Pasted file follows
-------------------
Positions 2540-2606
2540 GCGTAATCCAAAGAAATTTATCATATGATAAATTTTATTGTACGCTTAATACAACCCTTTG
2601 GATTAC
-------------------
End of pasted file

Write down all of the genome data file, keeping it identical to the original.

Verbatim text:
Positions 2540-2606
2540 GCGTAATCCAAAGAAATTTATCATATGATAAATTTTATTGTACGCTTAATACAACCCTTTG
2601 GATTAC